For many many years, people have been doing business and interacting amongst themselves. Many products and services have been created and sold to increase their welfare.
Along those same lines, process improvements and product redesigns are part of this evolution. People have been improving their processes and activities with new technologies, new methods and new frameworks to increase quality, productivity and customer satisfaction.
One new approach—business agility—has been widely used since the industrial revolution. Industries from many different parts and segments have been streamlining their processes and focusing on their products, but the word “agility,” or more specifically “Agile,” hasn’t been as popular as it is now thanks to the publication of The Manifesto for Agile Software Development.
17 developers gathered in 2001 to discuss better ways o develop software. After that meeting, they were able to publish a manifesto with the premise of “uncovering better ways of developing software by doing it and helping others do it.”
In the manifesto, they came up with four values and twelve principles for software development. It was first applied in the software industry but, like many other approaches, it was quickly absorbed into many other sectors including education, agriculture, marketing, aerospace and others.
The Agile Manifesto is such a powerful tool for so many because it’s simple and clear. It provides clarity on its message so people can live its values and principles and feel how is to be in an Agile environment.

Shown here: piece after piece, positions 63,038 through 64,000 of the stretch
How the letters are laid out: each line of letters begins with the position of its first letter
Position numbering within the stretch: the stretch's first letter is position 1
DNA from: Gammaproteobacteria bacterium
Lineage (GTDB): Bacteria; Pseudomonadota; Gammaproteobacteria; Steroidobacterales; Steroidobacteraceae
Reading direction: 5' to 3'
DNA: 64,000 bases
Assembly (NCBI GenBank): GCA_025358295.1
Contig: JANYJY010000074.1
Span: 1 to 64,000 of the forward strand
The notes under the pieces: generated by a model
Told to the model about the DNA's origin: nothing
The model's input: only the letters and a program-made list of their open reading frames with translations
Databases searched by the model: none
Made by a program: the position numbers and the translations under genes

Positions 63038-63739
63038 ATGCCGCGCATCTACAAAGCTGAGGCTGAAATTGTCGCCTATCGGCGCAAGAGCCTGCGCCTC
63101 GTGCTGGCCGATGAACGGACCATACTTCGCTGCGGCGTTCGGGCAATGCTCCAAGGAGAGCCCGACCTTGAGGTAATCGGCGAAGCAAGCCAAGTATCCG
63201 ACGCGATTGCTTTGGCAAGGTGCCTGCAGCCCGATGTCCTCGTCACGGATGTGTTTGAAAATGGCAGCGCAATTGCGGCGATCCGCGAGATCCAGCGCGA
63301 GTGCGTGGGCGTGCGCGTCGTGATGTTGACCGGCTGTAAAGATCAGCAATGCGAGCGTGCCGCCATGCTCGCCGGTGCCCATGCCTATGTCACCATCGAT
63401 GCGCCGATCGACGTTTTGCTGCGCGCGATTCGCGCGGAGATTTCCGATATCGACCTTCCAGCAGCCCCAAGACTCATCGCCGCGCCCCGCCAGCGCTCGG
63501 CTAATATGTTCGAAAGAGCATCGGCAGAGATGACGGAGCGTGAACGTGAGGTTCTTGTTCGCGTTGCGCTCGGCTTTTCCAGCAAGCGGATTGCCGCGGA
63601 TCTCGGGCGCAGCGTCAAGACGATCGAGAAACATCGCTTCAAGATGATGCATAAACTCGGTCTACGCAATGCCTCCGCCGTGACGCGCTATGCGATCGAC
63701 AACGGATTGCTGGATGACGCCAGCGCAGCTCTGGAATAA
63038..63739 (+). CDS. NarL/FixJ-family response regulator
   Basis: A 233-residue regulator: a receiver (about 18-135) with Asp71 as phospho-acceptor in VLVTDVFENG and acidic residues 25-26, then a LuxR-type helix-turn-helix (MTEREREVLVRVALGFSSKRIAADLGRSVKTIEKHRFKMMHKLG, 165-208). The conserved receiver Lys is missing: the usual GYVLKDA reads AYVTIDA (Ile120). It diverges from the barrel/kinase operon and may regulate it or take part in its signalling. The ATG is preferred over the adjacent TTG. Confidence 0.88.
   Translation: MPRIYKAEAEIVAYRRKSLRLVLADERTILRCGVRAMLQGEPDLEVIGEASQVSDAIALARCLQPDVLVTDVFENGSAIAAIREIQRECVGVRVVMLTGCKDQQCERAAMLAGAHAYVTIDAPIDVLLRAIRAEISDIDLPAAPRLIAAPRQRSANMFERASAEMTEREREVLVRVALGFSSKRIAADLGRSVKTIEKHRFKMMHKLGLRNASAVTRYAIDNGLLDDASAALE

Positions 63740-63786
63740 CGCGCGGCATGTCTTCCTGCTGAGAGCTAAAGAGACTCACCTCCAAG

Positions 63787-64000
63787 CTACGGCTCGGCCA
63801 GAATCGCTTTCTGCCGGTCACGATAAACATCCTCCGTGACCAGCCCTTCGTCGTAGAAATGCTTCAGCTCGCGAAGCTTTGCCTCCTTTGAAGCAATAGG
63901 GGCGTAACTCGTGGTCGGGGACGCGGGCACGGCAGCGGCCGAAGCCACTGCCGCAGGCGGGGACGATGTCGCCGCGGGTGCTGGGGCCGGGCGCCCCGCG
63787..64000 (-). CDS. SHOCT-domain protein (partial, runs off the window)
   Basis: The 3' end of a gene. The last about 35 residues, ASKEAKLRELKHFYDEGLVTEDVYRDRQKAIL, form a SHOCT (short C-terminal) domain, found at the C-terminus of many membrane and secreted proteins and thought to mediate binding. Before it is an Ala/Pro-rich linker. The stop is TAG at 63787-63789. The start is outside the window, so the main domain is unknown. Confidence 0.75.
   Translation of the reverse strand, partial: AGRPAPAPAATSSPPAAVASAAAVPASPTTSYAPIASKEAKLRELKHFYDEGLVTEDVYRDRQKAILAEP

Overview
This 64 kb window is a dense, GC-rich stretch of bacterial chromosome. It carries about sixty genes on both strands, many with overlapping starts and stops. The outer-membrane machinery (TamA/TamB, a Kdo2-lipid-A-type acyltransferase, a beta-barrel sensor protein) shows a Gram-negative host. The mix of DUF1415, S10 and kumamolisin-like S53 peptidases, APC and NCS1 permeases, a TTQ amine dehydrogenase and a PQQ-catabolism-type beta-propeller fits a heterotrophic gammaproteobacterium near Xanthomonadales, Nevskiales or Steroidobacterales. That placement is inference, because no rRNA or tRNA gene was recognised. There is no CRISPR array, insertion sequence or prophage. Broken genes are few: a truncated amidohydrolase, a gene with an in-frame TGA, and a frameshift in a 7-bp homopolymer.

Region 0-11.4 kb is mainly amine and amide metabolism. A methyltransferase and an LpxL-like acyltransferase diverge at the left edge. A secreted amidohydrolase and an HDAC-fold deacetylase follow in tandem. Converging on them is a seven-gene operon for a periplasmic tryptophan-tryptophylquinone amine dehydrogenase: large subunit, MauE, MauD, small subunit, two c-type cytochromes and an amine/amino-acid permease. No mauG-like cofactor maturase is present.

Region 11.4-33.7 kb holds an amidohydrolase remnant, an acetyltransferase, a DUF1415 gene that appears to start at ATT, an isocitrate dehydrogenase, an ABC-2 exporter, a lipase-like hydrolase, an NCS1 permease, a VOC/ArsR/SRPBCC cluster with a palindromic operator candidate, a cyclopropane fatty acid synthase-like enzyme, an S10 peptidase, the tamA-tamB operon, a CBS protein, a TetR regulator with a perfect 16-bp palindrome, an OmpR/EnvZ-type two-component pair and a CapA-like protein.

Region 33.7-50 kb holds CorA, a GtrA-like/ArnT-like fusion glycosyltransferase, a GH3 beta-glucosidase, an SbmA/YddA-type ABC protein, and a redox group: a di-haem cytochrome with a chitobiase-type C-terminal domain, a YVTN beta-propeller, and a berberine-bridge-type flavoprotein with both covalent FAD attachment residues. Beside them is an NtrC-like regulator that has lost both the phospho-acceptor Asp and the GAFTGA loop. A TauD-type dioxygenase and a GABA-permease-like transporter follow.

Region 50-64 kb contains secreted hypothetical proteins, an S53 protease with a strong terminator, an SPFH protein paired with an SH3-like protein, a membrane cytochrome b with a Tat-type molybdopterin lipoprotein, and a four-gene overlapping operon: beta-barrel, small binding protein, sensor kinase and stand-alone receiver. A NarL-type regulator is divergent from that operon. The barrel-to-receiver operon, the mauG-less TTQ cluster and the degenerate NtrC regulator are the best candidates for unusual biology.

Do you know if your organization is Agile?
The four values in the manifesto challenge the current state and recommend where should you should focus to increase agility:
- Individuals and interactions over processes and tools.
- Working software over comprehensive documentation.
- Customer collaboration over contract negotiation.
- Responding to change over following a plan.
Agility can be translated into, but not limited to, how people respond to change to produce something that sometimes is not clear.
Although some organizations have been living these values for some time, others are just now experimenting with this valuable new way of working.
We’d like to know how you live those four values using a short survey we’ve developed.
You’re going to be able to identify the four key values and select how do you agree with each one of them.
It will take you two minutes or so to complete the survey. We’ll share the results here on BERTEIG.com and directly with those who opt-in it.
Please take a moment to respond and share with your colleagues.
If you find this useful, please consider contributing with our
“Value for Value” model.